Evidently a pauper with cracked lips and matted hair, the scruffy-looking Mutale had no decent house, no job, no income, no running water, no electricity, no proper clothes and no access to healthcare. He went for days without a meal and only survived through the kindness of a fellow struggling neighbour who shared the little that she occasionally gathered. This is a historic wrong and injustice, one that now cannot be righted, as Mutale is dead. Although the official cause of his death was diabetes, a disease that is easily manageable when the necessary support is available, Mutale was killed by our inhumanity – the same cold-heartedness that is about to take another life of an outstanding patriot of our country. For a long time, like Mutembo, Mutale cried for help from the government and other well-wishers, but his cry always fell on deaf ears. “I feel my life is falling apart. Misfortunes are happening in quick succession. First, it was diabetes. Now, I am too broke to support myself and to have my music and film on the market. I have been calling for help for a very long time”, complained Mutale in July 2006, a few days before he died. On 25 May that year, our national leaders listened to his enlightening and incriminating track while they were drinking and eating. They have been doing the same thing before and ever since. His words still bring a tear to the eye, but those crying are not crying for him.

Mutembo and Mutale are unfortunately representative of the awful plight of freedom fighters: impoverished, without the essential basics, neglected and waiting to be freed by death. There is no national policy to even identify and locate former freedom fighters, let alone acknowledge their roles. Many live in obscurity and degrading human conditions in the land they fought to free. If this is the way we treat freedom fighters, then what hope does the common man or ordinary citizen have? During a recent visit to Muchinga and Luapula provinces, I was stunned to see the degrading and dehumanising conditions under which rural citizens continue to live in independent Zambia. Housed in grass huts, with no provision of services, struggling to earn a basic living from subsistence fishing, agriculture and selling charcoal, I could not hold back my tears. No human being, let alone a fellow Zambian, should live that way. However, I know that what I saw in Luapula and Muchinga is representative of how millions of rural Zambians and the urban poor in other parts of the country live. What has 54 years of independence meant for these people? How can they be expected to live in this way? Where is our humanity? How do Zambia’s leaders sleep at night?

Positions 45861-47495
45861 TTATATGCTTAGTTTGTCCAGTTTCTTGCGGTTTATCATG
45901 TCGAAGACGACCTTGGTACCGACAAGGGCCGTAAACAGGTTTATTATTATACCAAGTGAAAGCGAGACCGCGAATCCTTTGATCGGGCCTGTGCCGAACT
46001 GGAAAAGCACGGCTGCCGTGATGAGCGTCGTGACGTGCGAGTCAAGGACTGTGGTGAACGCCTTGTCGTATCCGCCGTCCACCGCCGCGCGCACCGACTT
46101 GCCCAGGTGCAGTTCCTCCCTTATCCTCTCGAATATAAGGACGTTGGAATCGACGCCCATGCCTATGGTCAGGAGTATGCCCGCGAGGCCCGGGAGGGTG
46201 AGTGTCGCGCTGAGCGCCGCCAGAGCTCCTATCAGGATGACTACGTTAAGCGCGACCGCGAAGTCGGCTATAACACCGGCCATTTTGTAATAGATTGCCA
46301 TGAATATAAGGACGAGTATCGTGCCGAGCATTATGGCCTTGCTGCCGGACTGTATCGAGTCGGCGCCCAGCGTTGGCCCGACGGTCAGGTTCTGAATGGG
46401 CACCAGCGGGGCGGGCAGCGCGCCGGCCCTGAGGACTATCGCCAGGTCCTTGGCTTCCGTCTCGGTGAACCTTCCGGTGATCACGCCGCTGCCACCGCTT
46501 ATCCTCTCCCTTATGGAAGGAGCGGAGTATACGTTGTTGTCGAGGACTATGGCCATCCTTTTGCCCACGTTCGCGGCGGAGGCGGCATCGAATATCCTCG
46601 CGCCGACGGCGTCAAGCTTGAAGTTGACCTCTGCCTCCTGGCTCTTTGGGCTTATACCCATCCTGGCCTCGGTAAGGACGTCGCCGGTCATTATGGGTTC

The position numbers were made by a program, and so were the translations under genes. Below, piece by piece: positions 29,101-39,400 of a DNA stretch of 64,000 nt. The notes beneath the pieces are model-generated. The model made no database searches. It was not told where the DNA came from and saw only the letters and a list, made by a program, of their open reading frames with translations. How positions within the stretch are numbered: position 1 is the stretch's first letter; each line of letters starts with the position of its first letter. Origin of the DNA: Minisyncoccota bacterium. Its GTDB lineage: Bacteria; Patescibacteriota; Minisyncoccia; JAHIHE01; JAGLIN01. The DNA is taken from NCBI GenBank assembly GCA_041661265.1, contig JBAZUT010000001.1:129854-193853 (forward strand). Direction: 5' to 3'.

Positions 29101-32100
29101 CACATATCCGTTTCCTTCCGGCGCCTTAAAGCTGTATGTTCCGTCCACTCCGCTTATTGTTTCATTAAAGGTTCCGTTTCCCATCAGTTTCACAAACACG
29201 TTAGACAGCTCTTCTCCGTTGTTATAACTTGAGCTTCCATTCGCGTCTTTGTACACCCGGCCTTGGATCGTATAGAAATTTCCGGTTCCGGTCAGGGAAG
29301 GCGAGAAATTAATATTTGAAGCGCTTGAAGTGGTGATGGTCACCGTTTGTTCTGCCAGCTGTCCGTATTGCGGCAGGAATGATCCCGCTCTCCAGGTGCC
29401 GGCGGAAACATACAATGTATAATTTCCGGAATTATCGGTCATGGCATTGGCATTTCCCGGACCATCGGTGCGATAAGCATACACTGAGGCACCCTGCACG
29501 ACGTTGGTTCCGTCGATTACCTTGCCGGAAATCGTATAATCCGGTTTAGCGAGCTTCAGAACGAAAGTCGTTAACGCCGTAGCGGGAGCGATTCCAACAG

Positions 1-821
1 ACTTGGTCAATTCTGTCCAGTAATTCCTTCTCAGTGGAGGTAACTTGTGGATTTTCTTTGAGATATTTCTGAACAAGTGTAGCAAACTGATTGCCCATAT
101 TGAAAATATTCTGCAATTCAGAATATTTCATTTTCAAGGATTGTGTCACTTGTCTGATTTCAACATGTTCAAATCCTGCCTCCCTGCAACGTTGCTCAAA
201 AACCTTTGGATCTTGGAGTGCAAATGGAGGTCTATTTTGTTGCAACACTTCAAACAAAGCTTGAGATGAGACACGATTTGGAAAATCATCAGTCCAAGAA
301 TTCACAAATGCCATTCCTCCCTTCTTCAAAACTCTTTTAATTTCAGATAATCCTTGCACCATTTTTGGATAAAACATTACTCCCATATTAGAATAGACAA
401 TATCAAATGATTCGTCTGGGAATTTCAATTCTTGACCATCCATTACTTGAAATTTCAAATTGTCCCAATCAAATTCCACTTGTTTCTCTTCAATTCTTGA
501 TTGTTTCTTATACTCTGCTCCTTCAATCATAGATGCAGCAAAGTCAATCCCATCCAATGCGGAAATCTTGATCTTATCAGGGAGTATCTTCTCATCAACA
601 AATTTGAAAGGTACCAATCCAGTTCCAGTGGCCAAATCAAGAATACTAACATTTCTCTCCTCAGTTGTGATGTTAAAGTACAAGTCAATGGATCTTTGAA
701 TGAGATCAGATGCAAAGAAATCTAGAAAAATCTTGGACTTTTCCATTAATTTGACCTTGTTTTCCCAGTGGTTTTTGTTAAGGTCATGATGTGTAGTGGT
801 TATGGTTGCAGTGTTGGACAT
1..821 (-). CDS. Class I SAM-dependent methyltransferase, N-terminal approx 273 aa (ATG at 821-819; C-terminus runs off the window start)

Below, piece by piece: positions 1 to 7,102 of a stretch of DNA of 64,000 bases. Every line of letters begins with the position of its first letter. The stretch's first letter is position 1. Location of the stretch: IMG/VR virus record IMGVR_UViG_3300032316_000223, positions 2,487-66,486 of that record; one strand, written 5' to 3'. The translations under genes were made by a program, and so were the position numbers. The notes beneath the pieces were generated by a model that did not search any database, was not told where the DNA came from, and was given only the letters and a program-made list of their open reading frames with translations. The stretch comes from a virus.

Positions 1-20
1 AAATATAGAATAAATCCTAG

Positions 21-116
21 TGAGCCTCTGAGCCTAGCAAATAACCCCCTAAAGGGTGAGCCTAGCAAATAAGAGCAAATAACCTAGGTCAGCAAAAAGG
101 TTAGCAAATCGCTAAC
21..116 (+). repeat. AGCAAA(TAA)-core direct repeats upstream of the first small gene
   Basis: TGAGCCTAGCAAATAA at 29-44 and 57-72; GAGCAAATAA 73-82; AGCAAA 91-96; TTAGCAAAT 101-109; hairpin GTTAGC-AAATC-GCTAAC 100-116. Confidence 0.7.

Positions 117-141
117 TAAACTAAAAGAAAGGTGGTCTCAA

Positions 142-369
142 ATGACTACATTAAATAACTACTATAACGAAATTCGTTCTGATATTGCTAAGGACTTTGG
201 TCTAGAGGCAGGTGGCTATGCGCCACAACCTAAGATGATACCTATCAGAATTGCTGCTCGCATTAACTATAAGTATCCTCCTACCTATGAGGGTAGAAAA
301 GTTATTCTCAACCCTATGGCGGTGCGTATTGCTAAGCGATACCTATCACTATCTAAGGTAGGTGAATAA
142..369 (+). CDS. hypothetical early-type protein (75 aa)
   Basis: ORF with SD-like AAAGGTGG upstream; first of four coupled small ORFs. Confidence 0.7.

A key reason that made the generation of Mutembo and Mutale great was their genuine humility, their sense of vision, their spirit of sacrifice, service, community and their ability to care about others and in many cases to help provide for them. Today, I fear that we are losing these humane values and becoming a nation of self-centred individuals with no interest in the future of Zambia. Millions of Zambians, with their expectations of independence thwarted, live as Mutale did. The haunting story of Mutembo, like that of Mutale before him, is a Zambian story; it is one that represents the plight of the common man, who is free only to rot in poverty. For the ordinary citizen or common man, Africa Freedom Day or Independence Day is simply another day of struggle. Political leaders today have no vision or clear strategy to bring about the badly needed change. They are content to bicker over inane and trivial matters, or to use their time in public office as an opportunity for personal accumulation and self-enrichment. Just where does our hope lie?

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38 COMMENTS

    • This is shocking, the Statue is Mutembo Mpundu? I have to read this once more.
      The man on kwacha is Mpundu Mutembo?
      Can some one explain to me the article before I make a phone call?

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    • Mushota do something for the first time in your life! Or ask bazungu to “adopt” one of these old men or woman-like God will bless you richly in heaven! Do think about shopping on the high streets as you say you like doing!

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    • Mushota do something for the first time in your life! Or ask bazungu to “adopt” one of these old men or woman as God will bless you richly in heaven! Don’t think about shopping on the high streets only as you say you like doing!